Remember me Young

Below is a passage from Cecelia Tumminello De Luso’s book Remember Me Young

Ah! Sicilia Bedda 2009
la bella groupWas it the earth shaking under my feet or was it my knees? The anticipation had now become reality. Childhood stories swirled in my mind. Feast for the senses was repeated by all that came from Sicily. I am a great believer in the proverb “Quannu lu piru è fattu, cari sulu,” When the pear is ripe it will fall by itself. And it did. It took me until June, 2009 to arrive in Sicily. My spirit soared at the thought that I stood on the largest island, Sicily, in the Mediterranean Sea. It was the motherland of my parents and grandparents.

My daughter Carolyn and I joined the 15th annual Sicily tour with Arba Sicula/Sicilian Dawn. It is an international organization that promotes the language and culture of Sicily, led by Professor Gaetano Cipolla. His vast knowledge of Sicily brought us to places that felt intimate and others that allowed us to see for ourselves the influences of the original Italic people, Greeks, Romans, Byzantines, Saracens, Spaniards, French and so many more. Visiting the Temple of Segesta we noticed the golden stone columns, some fluted, some not. Were they tumbled in anger or merely abandoned?

The earth beneath my feet felt as though it had been trampled on by so many, it was parched and crumbling. Vision and memory blurred as we continued viewing churches. The craftsmanship of the church’s exteriors and their interior altars was dizzying. How much time and talent was used to bring about such beauty. At the Mandralisca Museum we saw a valuable Renaissance painting prior to a general viewing. In Noto, the Baroque architecture of the balconies was impressive. Il Teatro Greco’s open air production of Edipo in Colono with live actors and animals at the foot of Mt. Etna whose ash was rising to heaven is my fondest memory. We enjoyed grand dinners and simple pizza. In Sicilian cuisine the many influences are very conspicuous from their pastries to the pasta sauces.

Sicily will forever be mentally, emotionally, and physically entrenched in my soul. With twenty-four wonderfully charming strangers we began our adventure. I went to Sicily without any expectations. My father loved America, but would say he still heard the “Siren of the Sea” calling all the Sicilians home. Many left the island for better economic times. They took their “Dono di Dio,” (gift from God) with them. Stone cutters, artist and fine craftsmen left with their talents as they assimilated into their new countries. If Sicily could talk, it would say, “Prima t’insignu e poi ti perdu,” first I teach you and then I lose you.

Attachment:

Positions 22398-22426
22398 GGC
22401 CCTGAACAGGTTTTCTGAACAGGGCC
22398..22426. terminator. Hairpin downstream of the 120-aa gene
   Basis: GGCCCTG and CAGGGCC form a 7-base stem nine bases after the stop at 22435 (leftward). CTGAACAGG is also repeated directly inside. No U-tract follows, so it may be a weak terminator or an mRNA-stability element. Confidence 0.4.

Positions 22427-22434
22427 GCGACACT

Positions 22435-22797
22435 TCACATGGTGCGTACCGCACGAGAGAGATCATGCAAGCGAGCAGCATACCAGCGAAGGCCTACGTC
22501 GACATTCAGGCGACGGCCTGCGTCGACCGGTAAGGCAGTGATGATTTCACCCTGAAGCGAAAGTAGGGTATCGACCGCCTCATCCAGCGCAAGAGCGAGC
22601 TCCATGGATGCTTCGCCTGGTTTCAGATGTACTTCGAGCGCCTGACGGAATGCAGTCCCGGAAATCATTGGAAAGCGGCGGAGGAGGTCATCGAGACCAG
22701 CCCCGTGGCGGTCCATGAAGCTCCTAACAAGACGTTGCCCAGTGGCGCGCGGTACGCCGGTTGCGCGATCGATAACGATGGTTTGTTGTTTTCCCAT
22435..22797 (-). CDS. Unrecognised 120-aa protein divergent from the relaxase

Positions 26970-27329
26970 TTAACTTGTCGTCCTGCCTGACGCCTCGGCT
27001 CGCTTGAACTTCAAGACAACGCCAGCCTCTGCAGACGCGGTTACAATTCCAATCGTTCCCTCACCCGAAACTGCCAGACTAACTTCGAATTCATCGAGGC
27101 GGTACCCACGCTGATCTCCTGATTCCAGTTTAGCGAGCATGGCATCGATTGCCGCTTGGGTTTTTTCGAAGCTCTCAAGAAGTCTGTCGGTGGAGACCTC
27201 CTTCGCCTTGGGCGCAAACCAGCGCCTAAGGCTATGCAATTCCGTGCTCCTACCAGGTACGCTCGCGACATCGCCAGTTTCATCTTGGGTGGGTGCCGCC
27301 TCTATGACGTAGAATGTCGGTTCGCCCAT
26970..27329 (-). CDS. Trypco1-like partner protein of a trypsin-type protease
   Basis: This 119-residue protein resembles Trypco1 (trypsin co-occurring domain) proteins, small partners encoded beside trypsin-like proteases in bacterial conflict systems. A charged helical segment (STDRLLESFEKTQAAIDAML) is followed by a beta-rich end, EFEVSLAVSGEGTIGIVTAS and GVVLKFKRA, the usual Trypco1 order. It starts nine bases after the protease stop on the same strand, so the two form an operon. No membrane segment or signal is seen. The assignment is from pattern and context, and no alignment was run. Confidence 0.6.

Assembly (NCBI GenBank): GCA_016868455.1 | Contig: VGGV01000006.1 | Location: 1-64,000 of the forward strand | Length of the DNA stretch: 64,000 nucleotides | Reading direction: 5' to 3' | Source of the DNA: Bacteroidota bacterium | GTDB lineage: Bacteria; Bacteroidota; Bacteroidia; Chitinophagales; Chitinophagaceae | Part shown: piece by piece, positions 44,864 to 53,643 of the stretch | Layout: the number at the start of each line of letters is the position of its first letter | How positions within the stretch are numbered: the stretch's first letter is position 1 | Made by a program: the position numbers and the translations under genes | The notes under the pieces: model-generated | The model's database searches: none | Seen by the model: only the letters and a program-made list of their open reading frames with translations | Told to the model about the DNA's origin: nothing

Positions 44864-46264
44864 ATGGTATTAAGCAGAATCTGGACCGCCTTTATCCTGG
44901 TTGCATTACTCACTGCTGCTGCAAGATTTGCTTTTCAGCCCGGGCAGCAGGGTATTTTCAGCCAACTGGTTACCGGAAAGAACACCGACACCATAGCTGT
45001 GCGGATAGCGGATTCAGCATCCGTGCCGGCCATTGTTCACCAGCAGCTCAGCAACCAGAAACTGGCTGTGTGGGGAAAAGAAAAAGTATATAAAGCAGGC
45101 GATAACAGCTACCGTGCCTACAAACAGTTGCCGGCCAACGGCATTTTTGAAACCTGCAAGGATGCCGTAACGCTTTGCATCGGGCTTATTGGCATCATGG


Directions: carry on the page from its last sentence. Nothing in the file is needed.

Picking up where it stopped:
Each day was exhilarating and nostalgic. We had traveled from New York to Rome and then to Palermo where we began our days of travel. Sicily was as if I was looking at life through a kaleidoscope, it was always changing… Again I say, “Ah! Sicilia Bedda.”

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Cecelia Tumminello De Luso’s delightful book Remember Me Young: Sicilian Life Beyond the Veil, can be purchased on Amazon

Remember me Young

Arba Sicula
Arba Sicula
Arba Sicula is a non-profit international organization that promotes the language and culture of Sicily. The President and Editor, Gaetano Cipolla, is a Sicilian native and professor of language and literature at St. John’s University in New York.

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  1. I am second generation Sicilian-American from my grandfather and third from my grandmother. My first visit to Sicilia was in 2001. It seemed that all my ancestors were inside me viewing their Island through my eyes. I can say with Cecilia that ” Sicily will forever be mentally, emotionally, and physically entrenched in my soul”. I love that description and this is how it affected me also. It felt like I had found the place that I had always longed for never knew that it was Sicilia Bedda.

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